While I was thinking about working on several projects at once, and had the glue warming in a mug of hot water, I decided to joint up the seat blank for another child sized Welsh stick chair (and now I’m thinking that the autumn is looking very busy!). This chair will be all maple, and be a little different to the one I am building for the Apprentice. The 2″ thick maple seat was made up of two boards, and jointed very easily before going in the clamps to cure over night.

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Laying out the mortises for the

While I waited for the glue to cure I finished making the chair pattern I started a few weeks ago. While I’ve made plenty of guitar templates, it is not somthing I’ve done for furniture. For chairs it makes a lot of sense as there is a great deal of construction information to collate if you want to make another version of the same chair (and I do) – mortise positions, resultant angles, sight lines, seat dimensions and curves. I intend to use this pattern as an aide memoire rather than a concrete design to follow slavishly – this way all of the information I need is in one place, but I can still change the details and proportions as the whim takes me. The pattern is on 6mm ply, which means that it was easy to work but should be durable for years of use.

With the pattern complete and the seat blank clamped up, I decided to get a start on jointing the first side of the bookcase. I started off by levelling the rough sawn edges with a No62 plane that I’ve been testing for an article in Furniture & Cabinet Making. The No62 is shorter than I would like for a 48″ long edge joint, so I then moved to my usual No8 jointer. I quite enjoy edge jointing – the Staked Work Table build was good training for long edge joints, and I was looking forward to the practice of jointing five pairs of boards for the book case. Maple can be an unforgiving wood to edge joint – being very light in colour the glue line can be glaringly obvious unless you get a good tight joint off the plane, without relying on clamp pressure. The key (as with many woodwork operations) is patience.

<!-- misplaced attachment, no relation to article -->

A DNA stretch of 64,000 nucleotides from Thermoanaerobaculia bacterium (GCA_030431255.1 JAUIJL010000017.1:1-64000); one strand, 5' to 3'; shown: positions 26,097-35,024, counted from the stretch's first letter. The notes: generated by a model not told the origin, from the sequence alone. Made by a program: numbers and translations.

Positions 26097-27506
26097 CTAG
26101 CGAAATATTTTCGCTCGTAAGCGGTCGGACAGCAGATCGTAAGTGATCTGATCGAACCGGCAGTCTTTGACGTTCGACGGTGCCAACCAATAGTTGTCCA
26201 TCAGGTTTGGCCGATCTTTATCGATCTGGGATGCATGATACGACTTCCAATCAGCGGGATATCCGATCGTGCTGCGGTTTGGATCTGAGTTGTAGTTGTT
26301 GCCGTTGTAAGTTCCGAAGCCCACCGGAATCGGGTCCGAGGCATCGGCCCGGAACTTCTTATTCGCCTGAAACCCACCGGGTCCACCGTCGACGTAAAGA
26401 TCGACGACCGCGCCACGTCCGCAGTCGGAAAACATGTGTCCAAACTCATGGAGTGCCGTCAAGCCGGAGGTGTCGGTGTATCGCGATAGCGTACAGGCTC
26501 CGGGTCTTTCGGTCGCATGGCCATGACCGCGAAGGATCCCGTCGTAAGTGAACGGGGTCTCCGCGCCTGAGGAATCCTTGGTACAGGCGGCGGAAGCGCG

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Jointing the first set of boards for the bookcase

Unfortunately, by the time I had a good clean joint the temperature had started to fall, and while the glue was good and warm in the pot (I warm Old Brown glue to the recommended 120-140F), it started to tack up while I was pulling the top board into position and setting the clamps. It was now 13C in the ‘shop, and I wasn’t confident that I would get a good bond with the temperature dropping so rapidly. Removing the clamps and washing the jellified glue off both halves of the joint wasn’t how I had intended to spend the late afternoon, but you only get one chance to nail a glue-up. With the joint cleaned and dried, I moved the clamps and timber into the house (which was mercifully warmer) and had a much less eventful glue-up in the kitchen. It is definitely getting to the time of year where any ‘shop glue-ups have to take place earlier in the day, or else in the house (another reason to move to Kentucky, perhaps?).

Over the next couple of weeks I’ll move my way through the stack of maple in the music room waiting to be glued up into panels for the bookcase, and will also progress the maple stick chair (as well as building a steam box and finishing the Apprentice’s Stick Chair. There’s a fair amount going on!). Juggling multiple projects will hopefully teach me a few valuable lessons, as well as watching various things take shape.